Interactive World Map to understand more about the time-zone and geographical information

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Understanding Time Zone

A brief intro

A time zone is a region with a standard time throughout that is used for all social, business and legal purposes within a specific region. Our world is loosely divided into 24 time zones separated by longitude. Without the consideration of local variations, each line of longitude is divided by 15 degrees; as a general rule and depending on which way one travels, time moves forward or backward one hour for every 15 degrees.

Why do we need it?

Before the late 19th century, most cities across the world used to set their local times based on the observance of stars and the Sun. This was not an issue in and of itself at this time because, for the most part, the differences in time between long distances were barely noticeable due to the very long travel times taken to reach these distances. In addition, the lack of international communications made the need for standard timekeeping insignificant. However, the latter part of the 19th century is well known for the emergence of trading across countries, and the urgent needs of communication and transport that inevitably came with this. The Industrial Revolution was running in full speed, and the world was changing rapidly beyond our imagination by that time. Therefore, the need of have standardized measurement of time arose for a better timekeeping. This gave birth to time zones, with the Greenwich Meridian becoming the first, or ‘Prime’, time zone in 1884.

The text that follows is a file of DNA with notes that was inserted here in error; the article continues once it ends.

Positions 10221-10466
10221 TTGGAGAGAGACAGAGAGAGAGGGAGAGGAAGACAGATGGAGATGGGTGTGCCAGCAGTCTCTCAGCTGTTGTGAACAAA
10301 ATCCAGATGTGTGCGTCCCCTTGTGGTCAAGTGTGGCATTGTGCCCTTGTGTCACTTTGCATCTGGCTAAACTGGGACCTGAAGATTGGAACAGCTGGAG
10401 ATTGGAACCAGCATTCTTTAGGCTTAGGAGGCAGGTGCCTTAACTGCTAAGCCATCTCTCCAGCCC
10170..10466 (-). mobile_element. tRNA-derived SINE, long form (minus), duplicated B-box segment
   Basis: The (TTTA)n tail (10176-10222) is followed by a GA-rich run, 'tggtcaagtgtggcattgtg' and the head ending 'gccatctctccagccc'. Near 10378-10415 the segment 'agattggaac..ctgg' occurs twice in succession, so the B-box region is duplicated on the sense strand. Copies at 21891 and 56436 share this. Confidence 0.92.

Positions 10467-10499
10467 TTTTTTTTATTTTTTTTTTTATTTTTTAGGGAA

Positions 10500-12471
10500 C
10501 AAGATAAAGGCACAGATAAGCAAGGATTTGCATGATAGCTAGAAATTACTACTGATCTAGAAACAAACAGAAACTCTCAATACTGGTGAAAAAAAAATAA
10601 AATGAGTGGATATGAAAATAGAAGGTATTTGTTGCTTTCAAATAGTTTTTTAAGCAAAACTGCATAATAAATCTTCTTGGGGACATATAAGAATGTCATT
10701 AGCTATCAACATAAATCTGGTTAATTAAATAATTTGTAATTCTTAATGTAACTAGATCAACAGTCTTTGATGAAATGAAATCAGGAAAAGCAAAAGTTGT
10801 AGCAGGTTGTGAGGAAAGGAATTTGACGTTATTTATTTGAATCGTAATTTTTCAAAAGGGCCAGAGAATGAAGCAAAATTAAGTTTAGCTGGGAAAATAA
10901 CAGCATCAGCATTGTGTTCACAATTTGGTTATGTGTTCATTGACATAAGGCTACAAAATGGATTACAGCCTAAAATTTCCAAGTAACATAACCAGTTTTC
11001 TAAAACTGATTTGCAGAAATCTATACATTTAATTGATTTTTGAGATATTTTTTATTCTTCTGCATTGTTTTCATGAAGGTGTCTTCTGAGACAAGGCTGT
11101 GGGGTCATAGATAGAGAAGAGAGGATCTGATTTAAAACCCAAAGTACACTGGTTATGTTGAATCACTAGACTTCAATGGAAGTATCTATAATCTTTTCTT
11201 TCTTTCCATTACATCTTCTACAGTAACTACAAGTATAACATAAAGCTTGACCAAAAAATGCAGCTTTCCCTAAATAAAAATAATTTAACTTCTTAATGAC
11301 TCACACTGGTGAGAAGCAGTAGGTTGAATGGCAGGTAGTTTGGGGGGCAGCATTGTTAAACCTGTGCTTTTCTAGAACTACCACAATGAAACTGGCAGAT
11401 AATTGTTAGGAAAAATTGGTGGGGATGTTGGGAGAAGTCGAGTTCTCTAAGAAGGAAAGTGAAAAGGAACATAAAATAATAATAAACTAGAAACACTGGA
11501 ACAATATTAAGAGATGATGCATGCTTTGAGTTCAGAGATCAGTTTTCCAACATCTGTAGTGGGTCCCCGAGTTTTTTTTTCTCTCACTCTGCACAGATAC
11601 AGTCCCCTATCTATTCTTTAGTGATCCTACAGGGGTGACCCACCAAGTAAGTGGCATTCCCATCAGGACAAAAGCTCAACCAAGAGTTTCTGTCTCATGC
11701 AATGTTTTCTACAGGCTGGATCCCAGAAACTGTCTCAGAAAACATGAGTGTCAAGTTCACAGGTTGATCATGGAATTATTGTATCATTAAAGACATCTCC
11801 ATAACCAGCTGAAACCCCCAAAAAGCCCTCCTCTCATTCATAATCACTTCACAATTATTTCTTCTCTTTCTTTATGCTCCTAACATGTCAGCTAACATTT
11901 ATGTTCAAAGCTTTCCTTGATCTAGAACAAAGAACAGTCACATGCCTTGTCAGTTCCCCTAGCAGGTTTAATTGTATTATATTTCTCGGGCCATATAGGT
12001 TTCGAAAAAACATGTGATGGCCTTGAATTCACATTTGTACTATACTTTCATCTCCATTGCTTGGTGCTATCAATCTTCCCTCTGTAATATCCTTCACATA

How does it work?

As said above, in theory, each 15 degrees of longitude moved toward the east corresponds to moving the clock an hour forward. In reality, however, this is a rather simplistic explanation, and things are not always as they seem. Time zone regions today, although roughly corresponding to 15 degrees of longitude, conform more to national and international boundaries than to the rigid 15 degrees longitude rule. The irregularity of the time zone borders is necessary politically and for the convenience of the local population.

How many time zones do we have?

This is a 6th grade mathematics. There are 24 hours every day, and 360 degrees of longitude across the globe – dividing 360 by 24 gives you the 15 degrees of longitude that equals to a 1-hour difference in every time zone. As a result, we can know that there are 24 time zones around the world.

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